These Big Banks Stepped in to Pay California’s Bills

The state of California has secured a $5.4 billion loan from a group of eight banks led by Goldman Sachs (NYSE:GS) as a safety net in the event that Congress fails to raise the debt ceiling. The state’s treasury is concerned that credit markets could be interrupted, hurting their ability to sell government bonds necessary to cover some of the state’s bills.

Here’s a list of the eight banks (NYSE:KBE) and the amounts they have committed: Goldman Sachs(NYSE:GS): $1.47 billion; Wells Fargo (NYSE:WFC): $1.47 billion; Citigroup (NYSE:C): $736 million; Barclays Capital (NYSE:BCS): $491 million; JPMorgan Chase (NYSE:JPM): $491 million; Bank of America Merrill Lynch (NYSE:BAC): $245 million; Morgan Stanley (NYSE:MS): $245 million; and U.S. Bancorp (NYSE:USB): $245 million.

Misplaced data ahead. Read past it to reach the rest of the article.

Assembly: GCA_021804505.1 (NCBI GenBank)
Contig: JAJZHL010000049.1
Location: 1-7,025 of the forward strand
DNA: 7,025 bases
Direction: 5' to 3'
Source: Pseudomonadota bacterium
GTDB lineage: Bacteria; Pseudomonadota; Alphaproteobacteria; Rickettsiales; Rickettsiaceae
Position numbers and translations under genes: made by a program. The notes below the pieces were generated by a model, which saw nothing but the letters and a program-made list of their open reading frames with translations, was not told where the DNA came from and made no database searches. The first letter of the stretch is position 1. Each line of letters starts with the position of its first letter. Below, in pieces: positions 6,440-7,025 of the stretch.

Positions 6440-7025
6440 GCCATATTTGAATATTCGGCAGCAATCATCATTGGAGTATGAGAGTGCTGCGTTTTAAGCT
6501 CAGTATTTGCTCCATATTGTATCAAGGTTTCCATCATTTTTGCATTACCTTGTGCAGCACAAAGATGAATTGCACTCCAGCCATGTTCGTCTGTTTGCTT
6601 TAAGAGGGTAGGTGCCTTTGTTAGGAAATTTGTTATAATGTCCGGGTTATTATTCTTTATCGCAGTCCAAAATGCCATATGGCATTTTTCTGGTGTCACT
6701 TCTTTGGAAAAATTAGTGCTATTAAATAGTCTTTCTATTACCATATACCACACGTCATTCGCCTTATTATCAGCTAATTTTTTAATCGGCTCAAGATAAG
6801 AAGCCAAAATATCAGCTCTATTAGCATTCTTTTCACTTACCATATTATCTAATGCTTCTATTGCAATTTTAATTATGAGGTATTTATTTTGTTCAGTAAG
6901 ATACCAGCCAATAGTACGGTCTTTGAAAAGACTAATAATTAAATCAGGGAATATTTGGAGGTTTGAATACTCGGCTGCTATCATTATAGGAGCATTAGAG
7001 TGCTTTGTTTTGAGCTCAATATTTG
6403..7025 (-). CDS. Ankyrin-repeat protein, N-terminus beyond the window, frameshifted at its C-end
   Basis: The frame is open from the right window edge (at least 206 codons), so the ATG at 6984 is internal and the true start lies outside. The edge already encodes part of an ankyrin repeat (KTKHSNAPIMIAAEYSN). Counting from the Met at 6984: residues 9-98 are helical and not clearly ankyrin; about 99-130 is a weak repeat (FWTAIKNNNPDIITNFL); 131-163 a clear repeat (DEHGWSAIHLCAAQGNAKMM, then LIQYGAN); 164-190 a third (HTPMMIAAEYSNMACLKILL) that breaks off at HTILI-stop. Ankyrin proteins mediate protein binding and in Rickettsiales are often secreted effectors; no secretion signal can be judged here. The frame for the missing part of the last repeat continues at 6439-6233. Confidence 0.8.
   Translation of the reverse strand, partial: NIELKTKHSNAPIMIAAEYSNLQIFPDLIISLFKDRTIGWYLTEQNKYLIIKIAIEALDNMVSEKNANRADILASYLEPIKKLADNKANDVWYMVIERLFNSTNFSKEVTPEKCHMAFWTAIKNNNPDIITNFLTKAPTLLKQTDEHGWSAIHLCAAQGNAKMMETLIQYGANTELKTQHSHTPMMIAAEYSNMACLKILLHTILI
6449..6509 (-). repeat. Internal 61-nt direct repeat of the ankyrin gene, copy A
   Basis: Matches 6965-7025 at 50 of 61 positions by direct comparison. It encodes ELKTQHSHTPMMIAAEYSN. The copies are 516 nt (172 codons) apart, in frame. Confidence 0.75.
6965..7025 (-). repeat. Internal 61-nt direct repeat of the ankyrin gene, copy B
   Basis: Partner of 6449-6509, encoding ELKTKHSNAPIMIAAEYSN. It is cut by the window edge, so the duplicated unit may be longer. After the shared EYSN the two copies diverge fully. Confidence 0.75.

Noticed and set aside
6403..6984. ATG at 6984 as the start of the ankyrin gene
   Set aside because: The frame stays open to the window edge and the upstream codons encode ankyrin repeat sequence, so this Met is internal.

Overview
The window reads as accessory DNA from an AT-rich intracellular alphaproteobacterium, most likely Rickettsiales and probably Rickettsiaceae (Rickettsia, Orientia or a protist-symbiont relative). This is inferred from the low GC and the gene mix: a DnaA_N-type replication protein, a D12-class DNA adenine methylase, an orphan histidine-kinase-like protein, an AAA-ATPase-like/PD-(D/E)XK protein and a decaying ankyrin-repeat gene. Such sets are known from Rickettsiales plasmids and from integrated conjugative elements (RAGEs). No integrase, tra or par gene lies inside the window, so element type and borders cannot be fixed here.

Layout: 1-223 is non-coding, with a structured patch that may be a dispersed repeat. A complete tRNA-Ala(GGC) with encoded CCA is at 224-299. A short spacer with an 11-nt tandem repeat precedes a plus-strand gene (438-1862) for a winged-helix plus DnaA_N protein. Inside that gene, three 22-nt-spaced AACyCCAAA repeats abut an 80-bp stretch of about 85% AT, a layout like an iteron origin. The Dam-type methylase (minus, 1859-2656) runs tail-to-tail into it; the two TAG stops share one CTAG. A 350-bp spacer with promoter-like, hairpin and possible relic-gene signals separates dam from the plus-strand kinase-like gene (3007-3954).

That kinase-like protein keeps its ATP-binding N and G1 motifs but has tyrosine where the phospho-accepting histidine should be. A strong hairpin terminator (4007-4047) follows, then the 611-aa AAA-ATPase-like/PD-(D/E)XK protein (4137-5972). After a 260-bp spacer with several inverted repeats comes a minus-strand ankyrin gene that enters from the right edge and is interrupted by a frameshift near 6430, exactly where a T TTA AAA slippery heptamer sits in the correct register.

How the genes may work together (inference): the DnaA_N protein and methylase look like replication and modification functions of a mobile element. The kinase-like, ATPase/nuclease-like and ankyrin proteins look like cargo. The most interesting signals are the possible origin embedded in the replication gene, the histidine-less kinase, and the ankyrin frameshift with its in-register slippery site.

“California had to obtain this interim financing to protect the state from the immediate, drastic consequences of a failure by Washington to resolve the debt ceiling impasse by the Aug. 2 deadline,” said Bill Lockyer, California’s Democratic treasurer. “I’m hopeful Congress and the president will do the responsible thing, solve the problem before it’s too late and not risk pushing the country into a financial and economic abyss.” The loan has a 0.237 percent interest rate and will mature on November 22, 2011. Banks bid for a piece of the loan.

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